YouthMUSE would like to welcome Guest Blogger – Jay Heinrichs – to our site.
Jay Heinrichs is the author of the bestselling Thank You for Arguing: What Aristotle, Lincoln, and Homer Simpson Can Teach Us About the Art of Persuasion. His latest book is Word Hero: A Fiendishly Clever Guide to Crafting the Lines that Get Laughs, Go Viral, and Live Forever. He maintains a popular language blog, Figarospeech.com
One of the pleasures of adulthood is the opportunity to shock our juniors. I found myself with an especially good opportunity years ago, when my daughter, Dorothy Jr., was five. My wife and kids had joined me for dinner at Dartmouth College’s Moosilauke Ravine Lodge, a giant log cabin where incoming freshmen were given a feast. Dorothy Jr. sat next to me on a long bench, and a freshman sat on her other side. The boy looked really hungry, and for good reason: he had spent two nights camping in the woods and eating badly cooked food as part of his college orientation. Starvation must have made him clumsy or greedy; when he tried to raise a large drumstick of barbecued chicken to his mouth the thing slipped from his hand and dropped onto his lap. Exclaiming the F-word, he picked the chicken off his sauce-covered pants and then glanced guiltily over at Dorothy Jr. My little blond, pigtailed girl was watching his face with interest.
“Oh,” the boy said to me. “Sorry.”
“That’s all right,” I said. “Dorothy, explain to the gentleman what you know about that word.”
“It was originally a term that meant plowing,” Dorothy Jr. said.
“Oh.” He held his chicken uncertainly.
“I know a lot of words,” she explained. “Would you like to hear about some others? Can I have my toys for girls for that?” She listed several more four-letter words and offered to give the etymology of each one.
By now most of the table was staring at Dorothy Jr. The freshman looked across her at me.
“Dude!” he laughed nervously.
Even better than shocking our juniors is using our own children to shock our juniors.
“She’s interested in words,” I shrugged. “All kinds.”
I didn’t explain that Dorothy Jr.’s erudition was part of an experiment of mine to see whether knowledge of taboo words could erase their black magic. If my kids
learned the story of individual “foul” words, would they seem so foul when it
came time to use them? I had assured my skeptical wife that the words would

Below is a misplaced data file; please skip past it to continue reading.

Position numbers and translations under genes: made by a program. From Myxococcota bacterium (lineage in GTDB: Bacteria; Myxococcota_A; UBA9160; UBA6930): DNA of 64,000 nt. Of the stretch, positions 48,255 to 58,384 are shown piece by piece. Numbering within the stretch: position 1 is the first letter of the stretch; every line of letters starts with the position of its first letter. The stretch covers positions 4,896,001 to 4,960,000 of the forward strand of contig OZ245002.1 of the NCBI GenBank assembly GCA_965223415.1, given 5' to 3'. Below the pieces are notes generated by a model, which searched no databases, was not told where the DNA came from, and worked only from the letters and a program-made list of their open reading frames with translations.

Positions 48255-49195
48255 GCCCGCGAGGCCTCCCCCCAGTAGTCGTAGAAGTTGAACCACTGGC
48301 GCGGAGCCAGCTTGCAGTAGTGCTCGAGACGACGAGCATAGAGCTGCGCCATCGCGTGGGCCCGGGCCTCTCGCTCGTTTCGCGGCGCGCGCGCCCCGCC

probably lose their charm; without magic, why cuss? It’s the taboo that makes
blue language work. But my secret hope was that my kids would grow up into
imaginative employers of four-letter words.
And boy, did they. Not to brag or anything, but at 27 my daughter talks like a sailor—a very articulate sailor. I love that she appreciates “bad” words for what they can do to add spice or shock or express rage. Oh, she can be offended; she hates four-letter words when they’re used for no real purpose, or when they’re hurled at people simply to upset them. I like to think that she speaks a lighter shade of blue.
It’s not that I wanted potty-mouthed offspring. On the contrary, I wanted my kids to rise above foulness. Rather than be shocked or victimized by the crude language the permeates our culture, I wanted them to become connoisseurs of language.
Besides “bad” words, I taught them figures of speech as I learned them myself.
I did it partly out of selfishness: sophisticated children are interesting
children. And it’s no accident that the very word “sophisticated” came from the
Sophists, the Greek itinerant scholars who invented figures in the first place.
Figures of speech—little linguistic devices for choosing and organizing your words—make a person sophisticated.
I wrote a book, Word Hero, to teach people about these tools. It’s written for adults, but I taught the tools to my children when they were young. As with four-letter words, I figured that learning those tricks could immunize my kids against their more nefarious effects. Today, when they hear a “plain”-spoken politician use manipulative tropes, they’re able to point out exactly which tropes and what might have worked better. They can rise above the white noise of language that surrounds them.
Still, was it a good idea to teach foul language to my kids? Honestly, I don’t regret it. Our family goes by survival of the wittiest. The more clever members tend to win the arguments. We spend so much time trying to think of something witty that we forget to be angry. An insult without wit is an insult, and merely offensive. A witty insult, on the other hand, is wittily offensive. It’s like having an Ultimate Fighting match with our family and appreciating our opponents’ form as they throw us to the mat.
Sure, others might hurt my feelings. But at least they put some effort into it. Thoughtless insults are the worst of all. I’m hoping the tools in this book let you put some style in your worst-intentioned language. I’ll respect you the more for
it. Even if you’re my own kid.